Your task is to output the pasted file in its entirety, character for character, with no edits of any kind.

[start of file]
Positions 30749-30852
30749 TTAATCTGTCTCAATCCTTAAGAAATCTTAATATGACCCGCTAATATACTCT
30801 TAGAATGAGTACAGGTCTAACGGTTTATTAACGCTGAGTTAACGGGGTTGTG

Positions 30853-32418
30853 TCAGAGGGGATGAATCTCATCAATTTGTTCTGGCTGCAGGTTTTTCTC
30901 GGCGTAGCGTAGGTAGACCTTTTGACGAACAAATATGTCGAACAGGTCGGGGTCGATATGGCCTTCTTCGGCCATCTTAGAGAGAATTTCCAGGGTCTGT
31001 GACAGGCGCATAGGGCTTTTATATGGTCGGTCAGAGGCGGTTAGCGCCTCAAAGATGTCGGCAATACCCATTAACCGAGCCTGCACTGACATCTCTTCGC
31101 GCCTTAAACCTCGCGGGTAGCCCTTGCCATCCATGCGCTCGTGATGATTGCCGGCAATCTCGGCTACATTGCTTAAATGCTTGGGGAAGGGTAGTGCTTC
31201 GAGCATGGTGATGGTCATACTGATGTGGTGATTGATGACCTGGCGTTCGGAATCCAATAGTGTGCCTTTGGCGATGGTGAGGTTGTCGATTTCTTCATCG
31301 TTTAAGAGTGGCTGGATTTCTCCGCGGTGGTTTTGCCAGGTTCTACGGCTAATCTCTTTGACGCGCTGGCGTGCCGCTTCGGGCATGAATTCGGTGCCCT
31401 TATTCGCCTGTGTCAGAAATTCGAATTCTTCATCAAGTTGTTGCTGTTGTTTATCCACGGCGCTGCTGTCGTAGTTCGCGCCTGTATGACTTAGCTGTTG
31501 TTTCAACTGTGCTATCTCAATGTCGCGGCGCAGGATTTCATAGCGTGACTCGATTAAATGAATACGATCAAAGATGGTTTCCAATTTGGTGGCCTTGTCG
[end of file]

Positions 30749-30852
30749 TTAATCTGTCTCAATCCTTAAGAAATCTTAATATGACCCGCTAATATACTCT
30801 TAGAATGAGTACAGGTCTAACGGTTTATTAACGCTGAGTTAACGGGGTTGTG

Positions 30853-32418
30853 TCAGAGGGGATGAATCTCATCAATTTGTTCTGGCTGCAGGTTTTTCTC
30901 GGCGTAGCGTAGGTAGACCTTTTGACGAACAAATATGTCGAACAGGTCGGGGTCGATATGGCCTTCTTCGGCCATCTTAGAGAGAATTTCCAGGGTCTGT
31001 GACAGGCGCATAGGGCTTTTATATGGTCGGTCAGAGGCGGTTAGCGCCTCAAAGATGTCGGCAATACCCATTAACCGAGCCTGCACTGACATCTCTTCGC
31101 GCCTTAAACCTCGCGGGTAGCCCTTGCCATCCATGCGCTCGTGATGATTGCCGGCAATCTCGGCTACATTGCTTAAATGCTTGGGGAAGGGTAGTGCTTC
31201 GAGCATGGTGATGGTCATACTGATGTGGTGATTGATGACCTGGCGTTCGGAATCCAATAGTGTGCCTTTGGCGATGGTGAGGTTGTCGATTTCTTCATCG
31301 TTTAAGAGTGGCTGGATTTCTCCGCGGTGGTTTTGCCAGGTTCTACGGCTAATCTCTTTGACGCGCTGGCGTGCCGCTTCGGGCATGAATTCGGTGCCCT
31401 TATTCGCCTGTGTCAGAAATTCGAATTCTTCATCAAGTTGTTGCTGTTGTTTATCCACGGCGCTGCTGTCGTAGTTCGCGCCTGTATGACTTAGCTGTTG
31501 TTTCAACTGTGCTATCTCAATGTCGCGGCGCAGGATTTCATAGCGTGACTCGATTAAATGAATACGATCAAAGATGGTTTCCAATTTGGTGGCCTTGTCG